The Journal of Graduate Liberal Studies

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  Jeffrey LaMonica  Master of Philosophy in Liberal Arts, University of Pennsylvania ‘17 Associate Professor of History, Global Studies Program Coordinator, Delaware County Community College

Jeffrey LaMonica
Master of Philosophy in Liberal Arts, University of Pennsylvania ‘17
Associate Professor of History, Global Studies Program Coordinator, Delaware County Community College

 

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“For the kind of program I was looking for—a self-directed post-graduate experience—Penn had it all. It was a perfect fit,” shares Professor Jeffrey LaMonica (Master of Philosophy in Liberal Arts ’17), the coordinator of the Global Studies program and History Program faculty member at Delaware County Community College in Media, Pennsylvania. With nearly 20 years of experience teaching history at the college level, he joined Penn’s Master of Philosophy in Liberal Arts (MPhil) program to ensure that his courses stay relevant. He adds, “The MPhil was a fantastic refresher for me. It was a great way for me to get reinvigorated and caught up with research and practices in and out of my field.”

The MPhil program allowed Jeffrey to take graduate and post-graduate classes across the University. He took one evening course per semester and searched for topics in the course catalog that excited him and pushed his knowledge of global studies. His personally selected MPhil curriculum included classes in cultural psychology, the relationship between the U.S. and China, conflict resolution, and ideology.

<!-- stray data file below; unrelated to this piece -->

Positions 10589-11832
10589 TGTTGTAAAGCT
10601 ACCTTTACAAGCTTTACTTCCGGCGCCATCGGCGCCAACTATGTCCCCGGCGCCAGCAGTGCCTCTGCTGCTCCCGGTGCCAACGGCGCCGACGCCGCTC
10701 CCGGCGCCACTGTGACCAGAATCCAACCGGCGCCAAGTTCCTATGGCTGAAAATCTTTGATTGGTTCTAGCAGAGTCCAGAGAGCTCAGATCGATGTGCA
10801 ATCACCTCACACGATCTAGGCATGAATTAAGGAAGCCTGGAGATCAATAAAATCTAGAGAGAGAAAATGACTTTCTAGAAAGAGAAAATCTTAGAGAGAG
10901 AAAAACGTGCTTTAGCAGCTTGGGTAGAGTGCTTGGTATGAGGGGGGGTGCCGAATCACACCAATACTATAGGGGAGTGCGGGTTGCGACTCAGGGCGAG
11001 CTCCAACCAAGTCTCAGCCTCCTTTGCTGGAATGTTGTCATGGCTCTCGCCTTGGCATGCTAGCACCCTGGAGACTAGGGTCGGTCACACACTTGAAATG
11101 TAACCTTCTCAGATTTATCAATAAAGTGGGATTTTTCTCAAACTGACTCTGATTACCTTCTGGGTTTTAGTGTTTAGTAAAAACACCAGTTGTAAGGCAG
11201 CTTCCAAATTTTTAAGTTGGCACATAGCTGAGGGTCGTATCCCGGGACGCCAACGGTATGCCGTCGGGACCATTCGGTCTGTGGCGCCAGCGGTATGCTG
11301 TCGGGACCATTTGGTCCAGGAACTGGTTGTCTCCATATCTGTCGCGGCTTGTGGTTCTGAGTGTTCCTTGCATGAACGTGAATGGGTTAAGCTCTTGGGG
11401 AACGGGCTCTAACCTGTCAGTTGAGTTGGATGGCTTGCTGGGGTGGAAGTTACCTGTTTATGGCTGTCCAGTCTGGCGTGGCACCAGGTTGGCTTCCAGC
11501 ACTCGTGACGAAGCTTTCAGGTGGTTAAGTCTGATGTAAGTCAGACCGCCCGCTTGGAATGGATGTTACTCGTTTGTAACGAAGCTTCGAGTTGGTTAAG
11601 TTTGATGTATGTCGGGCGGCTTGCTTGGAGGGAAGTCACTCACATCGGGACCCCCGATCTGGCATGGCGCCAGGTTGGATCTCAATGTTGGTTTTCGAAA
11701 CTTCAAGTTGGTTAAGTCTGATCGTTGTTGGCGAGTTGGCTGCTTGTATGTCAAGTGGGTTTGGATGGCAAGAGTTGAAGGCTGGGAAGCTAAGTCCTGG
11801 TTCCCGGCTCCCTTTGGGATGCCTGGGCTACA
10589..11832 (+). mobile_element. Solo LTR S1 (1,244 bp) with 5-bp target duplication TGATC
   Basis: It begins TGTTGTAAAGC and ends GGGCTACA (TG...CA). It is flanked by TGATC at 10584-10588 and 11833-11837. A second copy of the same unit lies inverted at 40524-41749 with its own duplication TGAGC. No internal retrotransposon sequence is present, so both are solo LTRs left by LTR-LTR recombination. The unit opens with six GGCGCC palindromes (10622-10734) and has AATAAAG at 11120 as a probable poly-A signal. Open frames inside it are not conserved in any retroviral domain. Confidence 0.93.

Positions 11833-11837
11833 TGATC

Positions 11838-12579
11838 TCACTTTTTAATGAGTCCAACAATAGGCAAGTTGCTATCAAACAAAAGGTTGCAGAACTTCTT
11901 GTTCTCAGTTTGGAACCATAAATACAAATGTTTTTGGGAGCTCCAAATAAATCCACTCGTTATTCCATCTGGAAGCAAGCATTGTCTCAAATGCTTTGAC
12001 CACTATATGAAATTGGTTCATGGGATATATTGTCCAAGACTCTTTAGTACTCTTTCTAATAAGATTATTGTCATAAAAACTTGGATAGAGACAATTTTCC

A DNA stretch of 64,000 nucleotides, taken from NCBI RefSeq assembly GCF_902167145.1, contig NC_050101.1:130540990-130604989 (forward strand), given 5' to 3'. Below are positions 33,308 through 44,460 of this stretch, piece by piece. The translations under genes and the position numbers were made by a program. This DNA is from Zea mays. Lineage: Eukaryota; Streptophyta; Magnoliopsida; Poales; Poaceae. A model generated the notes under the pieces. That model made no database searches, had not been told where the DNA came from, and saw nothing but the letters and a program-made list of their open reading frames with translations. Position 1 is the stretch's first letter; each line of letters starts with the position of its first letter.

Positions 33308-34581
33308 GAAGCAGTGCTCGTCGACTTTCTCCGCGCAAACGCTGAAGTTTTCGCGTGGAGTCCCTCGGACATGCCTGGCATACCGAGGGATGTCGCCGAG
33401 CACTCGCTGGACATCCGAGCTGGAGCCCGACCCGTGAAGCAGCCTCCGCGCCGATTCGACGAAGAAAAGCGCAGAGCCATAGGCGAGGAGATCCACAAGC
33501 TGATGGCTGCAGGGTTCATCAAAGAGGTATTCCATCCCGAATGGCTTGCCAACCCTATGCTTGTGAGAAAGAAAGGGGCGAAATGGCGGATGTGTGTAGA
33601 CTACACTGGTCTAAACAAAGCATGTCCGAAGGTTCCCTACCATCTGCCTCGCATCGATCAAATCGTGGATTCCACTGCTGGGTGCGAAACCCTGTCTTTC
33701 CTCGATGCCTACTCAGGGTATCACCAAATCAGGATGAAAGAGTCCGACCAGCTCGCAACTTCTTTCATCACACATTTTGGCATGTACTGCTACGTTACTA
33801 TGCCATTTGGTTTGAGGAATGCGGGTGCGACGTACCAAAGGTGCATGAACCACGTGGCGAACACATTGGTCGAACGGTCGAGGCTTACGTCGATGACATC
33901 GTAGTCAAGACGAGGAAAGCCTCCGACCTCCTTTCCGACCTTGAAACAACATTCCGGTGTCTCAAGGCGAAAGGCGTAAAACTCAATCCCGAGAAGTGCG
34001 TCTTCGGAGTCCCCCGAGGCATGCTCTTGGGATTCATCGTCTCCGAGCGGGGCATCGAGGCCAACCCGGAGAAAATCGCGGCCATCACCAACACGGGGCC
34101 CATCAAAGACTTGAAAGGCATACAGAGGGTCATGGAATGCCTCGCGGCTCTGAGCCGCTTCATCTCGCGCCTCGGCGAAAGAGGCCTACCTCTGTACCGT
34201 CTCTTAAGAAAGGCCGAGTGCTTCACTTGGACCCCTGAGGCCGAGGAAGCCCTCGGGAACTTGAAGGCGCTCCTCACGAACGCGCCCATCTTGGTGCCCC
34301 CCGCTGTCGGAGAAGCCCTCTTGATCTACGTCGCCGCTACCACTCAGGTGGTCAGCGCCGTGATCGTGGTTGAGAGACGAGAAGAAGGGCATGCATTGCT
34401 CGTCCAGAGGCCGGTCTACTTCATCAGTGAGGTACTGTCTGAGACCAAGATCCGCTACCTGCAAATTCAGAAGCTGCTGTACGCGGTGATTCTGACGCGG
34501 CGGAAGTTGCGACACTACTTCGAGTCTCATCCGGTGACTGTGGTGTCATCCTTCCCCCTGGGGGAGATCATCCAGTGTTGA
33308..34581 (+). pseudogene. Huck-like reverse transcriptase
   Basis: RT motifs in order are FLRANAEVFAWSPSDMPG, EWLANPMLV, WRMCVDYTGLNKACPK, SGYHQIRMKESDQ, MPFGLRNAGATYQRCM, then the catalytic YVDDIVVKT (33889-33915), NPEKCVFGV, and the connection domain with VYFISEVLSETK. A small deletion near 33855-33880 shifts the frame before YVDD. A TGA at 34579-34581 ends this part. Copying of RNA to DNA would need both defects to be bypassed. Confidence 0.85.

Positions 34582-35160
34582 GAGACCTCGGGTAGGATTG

Jeffrey’s most eye-opening course was on Hindu epics, and that was where he met his thesis advisor, Dr. Deven Patel. Through a series of in-person meetings, often over dinner, as well as regular e-mail communications, they devised the idea and implementation for Jeffrey’s final project. The reader, Aspiration and Dissonance: Readings in History, Religion and Global Affairs, is a compilation of research from Jeffrey’s Penn classes and includes contributions from his peers at Delaware County Community College.

During his final semester, Jeffrey worked solely on the thesis and found that his career enhanced his research. “The type of work I do made it convenient to be a student at Penn. I used my available office hours and some evenings and weekends to get it all done.”

Aspiration and Dissonance was published by Kendall Hunt and added to Delaware County Community College’s Global Studies curriculum soon after Jeffrey completed the MPhil program. He adds, “I use it in the courses I teach, including World Civilizations and American History. It’s a versatile text, and many professors here apply it to a variety of subjects.”

Looking back on his time at Penn, Jeffrey recalls, “I’ve taken a lot of graduate courses, and I truly had the best classroom experiences at Penn. The faculty are fantastic, and I had a great rapport with them. My professors were very approachable and unpretentious,” he continues, “There’s a feeling on campus that’s special and hard to describe, but it’s certainly palpable.”

 The Master of Philosophy in Liberal Arts at the University of Pennsylvania is an advanced interdisciplinary graduate degree designed for individuals with a passion for academic pursuits. Available on a full- or part-time basis, you elect the courses most relevant to your interests, around your schedule. The Master of Philosophy in Liberal Arts can serve as an important step in future PhD studies, or as a way to deepen engagement with the topics that challenge and excite you.

Contact our program director, Dr. Christopher Pastore, to schedule an appointment to review your current research and explore your options for pursuing a Master of Philosophy in Liberal Arts at Penn.

(215) 898-7326
lps@sas.upenn.edu
Penn’s Master of Philosophy in Liberal Arts website